"I had to get a custom waiver to get it released," Fernandes said. "If you can picture this, I'm just in this hospital, I don't even have a prosthetic leg at this point, I'm just hopping around, I'm stuck in bed and I'm sending 100 emails and dozens of phone calls all over the place."
Lovatt also had to prove to the hospital that PNHC was equipped for the job.
"We presented evidence that we could handle this in a safe manner and in effectively a clean room and in terms of the ethics board issues they had, we showed them the work we've done in the past...and showed them that our intent was to provide a clean, beautiful piece to help him kind of reconnect and heal from his trauma, as opposed to kind of make a freak show out of it," Lovatt said.
Once given the go-ahead, Fernandes had to find a funeral home to pick up and handle his leg to transport to PNHC, which he said was a "challenge," especially in a pandemic.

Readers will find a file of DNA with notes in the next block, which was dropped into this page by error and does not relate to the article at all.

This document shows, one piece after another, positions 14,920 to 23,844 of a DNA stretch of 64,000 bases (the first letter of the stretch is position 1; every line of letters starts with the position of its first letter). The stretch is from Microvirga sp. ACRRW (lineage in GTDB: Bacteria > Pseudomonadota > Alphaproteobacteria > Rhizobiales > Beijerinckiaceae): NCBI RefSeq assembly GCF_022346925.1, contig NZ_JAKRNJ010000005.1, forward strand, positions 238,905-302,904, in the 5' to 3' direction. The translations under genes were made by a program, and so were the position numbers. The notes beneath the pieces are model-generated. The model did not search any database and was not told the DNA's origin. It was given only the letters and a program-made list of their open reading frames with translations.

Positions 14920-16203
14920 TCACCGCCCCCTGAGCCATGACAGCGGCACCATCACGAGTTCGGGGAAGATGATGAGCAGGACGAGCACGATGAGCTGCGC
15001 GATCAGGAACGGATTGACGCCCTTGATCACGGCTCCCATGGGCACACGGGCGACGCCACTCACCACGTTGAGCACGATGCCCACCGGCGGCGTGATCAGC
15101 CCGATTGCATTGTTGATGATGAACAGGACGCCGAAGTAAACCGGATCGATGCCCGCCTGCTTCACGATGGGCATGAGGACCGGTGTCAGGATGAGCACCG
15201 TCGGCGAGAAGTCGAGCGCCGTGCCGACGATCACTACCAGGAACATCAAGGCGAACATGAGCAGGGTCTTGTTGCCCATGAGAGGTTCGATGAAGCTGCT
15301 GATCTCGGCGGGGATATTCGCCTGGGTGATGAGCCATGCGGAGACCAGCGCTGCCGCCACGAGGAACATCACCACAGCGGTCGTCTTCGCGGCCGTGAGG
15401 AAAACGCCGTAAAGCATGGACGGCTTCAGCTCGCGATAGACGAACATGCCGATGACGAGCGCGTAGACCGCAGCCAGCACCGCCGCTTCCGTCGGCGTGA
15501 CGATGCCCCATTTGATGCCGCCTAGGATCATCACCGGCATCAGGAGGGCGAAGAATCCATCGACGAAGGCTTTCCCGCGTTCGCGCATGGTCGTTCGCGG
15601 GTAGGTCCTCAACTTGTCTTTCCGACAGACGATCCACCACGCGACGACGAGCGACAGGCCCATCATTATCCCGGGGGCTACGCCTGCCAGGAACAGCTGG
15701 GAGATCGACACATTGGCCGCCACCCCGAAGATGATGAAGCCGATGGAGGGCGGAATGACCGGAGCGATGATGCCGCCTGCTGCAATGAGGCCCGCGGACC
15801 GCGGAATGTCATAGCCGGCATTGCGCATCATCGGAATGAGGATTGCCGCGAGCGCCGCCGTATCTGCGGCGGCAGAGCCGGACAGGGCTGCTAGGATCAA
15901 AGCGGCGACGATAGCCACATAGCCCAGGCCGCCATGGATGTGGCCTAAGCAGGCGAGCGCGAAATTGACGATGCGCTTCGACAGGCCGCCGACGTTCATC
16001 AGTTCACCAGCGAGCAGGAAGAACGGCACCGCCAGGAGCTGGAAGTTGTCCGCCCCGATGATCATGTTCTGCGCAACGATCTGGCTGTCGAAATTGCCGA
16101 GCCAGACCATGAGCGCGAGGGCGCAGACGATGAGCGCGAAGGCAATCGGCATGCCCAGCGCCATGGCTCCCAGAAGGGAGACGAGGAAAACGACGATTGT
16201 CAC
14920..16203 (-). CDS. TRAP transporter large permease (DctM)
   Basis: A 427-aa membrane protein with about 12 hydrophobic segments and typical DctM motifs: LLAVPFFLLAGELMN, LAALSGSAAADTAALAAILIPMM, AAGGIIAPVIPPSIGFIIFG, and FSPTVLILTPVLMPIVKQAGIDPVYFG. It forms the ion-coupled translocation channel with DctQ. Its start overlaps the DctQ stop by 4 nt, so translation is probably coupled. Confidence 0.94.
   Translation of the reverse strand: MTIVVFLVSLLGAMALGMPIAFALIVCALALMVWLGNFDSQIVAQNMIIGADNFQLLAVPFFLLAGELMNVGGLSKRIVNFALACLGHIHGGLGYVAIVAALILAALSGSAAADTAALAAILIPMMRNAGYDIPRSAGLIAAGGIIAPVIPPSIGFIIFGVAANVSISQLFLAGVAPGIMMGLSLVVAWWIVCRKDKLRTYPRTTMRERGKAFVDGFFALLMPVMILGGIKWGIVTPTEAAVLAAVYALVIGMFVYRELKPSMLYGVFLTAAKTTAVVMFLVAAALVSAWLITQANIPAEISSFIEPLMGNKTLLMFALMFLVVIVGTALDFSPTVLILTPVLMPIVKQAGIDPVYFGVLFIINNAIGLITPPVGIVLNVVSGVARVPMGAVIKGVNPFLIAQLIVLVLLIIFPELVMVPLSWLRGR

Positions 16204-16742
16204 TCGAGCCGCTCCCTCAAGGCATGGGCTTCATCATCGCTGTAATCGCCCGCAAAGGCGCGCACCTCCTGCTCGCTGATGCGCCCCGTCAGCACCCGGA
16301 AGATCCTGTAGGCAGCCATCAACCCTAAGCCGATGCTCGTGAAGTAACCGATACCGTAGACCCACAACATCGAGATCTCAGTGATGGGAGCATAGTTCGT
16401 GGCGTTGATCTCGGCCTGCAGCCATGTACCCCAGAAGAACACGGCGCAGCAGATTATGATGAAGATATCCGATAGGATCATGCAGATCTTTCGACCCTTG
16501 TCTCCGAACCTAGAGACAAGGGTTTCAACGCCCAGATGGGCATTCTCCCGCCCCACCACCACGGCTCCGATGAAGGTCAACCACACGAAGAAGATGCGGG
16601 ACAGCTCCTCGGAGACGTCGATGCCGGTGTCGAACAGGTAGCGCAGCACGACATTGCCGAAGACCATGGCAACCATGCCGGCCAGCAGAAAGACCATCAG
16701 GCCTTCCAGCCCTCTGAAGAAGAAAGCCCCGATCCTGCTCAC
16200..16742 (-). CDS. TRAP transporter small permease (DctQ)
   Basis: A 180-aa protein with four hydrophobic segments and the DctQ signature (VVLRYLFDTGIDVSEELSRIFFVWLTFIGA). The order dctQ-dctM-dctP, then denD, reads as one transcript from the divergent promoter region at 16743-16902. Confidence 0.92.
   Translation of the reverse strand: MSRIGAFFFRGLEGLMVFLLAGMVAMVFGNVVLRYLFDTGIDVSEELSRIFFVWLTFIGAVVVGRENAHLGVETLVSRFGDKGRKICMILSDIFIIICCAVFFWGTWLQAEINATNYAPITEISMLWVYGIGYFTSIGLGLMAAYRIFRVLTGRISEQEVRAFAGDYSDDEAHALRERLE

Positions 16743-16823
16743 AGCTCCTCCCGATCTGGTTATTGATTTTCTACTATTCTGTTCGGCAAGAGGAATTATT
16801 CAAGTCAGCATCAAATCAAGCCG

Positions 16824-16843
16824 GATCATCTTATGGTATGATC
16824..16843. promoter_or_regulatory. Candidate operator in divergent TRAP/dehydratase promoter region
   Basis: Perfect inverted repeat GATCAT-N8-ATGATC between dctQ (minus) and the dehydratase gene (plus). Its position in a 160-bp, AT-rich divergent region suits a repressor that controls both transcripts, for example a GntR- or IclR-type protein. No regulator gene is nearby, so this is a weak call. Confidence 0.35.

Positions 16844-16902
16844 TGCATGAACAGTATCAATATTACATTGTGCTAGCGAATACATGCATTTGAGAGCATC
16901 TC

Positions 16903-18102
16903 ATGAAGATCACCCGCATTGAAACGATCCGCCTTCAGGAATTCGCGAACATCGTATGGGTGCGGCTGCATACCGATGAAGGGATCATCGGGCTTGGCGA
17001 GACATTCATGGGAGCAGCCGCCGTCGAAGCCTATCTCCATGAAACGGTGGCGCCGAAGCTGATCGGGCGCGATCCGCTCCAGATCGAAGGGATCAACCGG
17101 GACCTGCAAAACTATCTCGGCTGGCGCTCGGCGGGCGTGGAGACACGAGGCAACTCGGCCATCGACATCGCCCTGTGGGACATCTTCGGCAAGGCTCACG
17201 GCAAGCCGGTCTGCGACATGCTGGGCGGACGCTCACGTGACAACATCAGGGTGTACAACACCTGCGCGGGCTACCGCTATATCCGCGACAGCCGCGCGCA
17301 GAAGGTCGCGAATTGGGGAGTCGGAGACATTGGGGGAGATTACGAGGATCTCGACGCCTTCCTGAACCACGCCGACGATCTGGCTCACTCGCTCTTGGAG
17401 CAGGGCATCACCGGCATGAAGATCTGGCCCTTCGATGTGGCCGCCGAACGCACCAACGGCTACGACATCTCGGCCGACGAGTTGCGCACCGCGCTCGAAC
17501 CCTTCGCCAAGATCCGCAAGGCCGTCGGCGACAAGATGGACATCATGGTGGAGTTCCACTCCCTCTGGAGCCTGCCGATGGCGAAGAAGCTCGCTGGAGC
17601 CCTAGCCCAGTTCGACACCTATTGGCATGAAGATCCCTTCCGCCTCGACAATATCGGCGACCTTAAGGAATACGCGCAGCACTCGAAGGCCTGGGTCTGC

But eventually it all came together, months after the accident. "They pick it up, it's boxed, it's wrapped up, it's got biohazard stickers all over -- it looks crazy," Fernandes said.
PNHC staff brought Fernandes' leg into their cleaning facility, removed all of the soft tissue and then used peroxide to stabilize and whiten the bones "to make sure the resulting finished product would actually be sterile and safe," Lovatt said. [...]
"I have to remind myself that, 'Hey, that's your leg, you walked on that,'" he said. "It's hard."
It was also the first time he was able to see the damage his leg suffered in the accident -- all of the shattered and fragmented pieces.
In July, Justin Fernandes was walking home from work when he was struck by a motorcycle. The impact severed his right leg.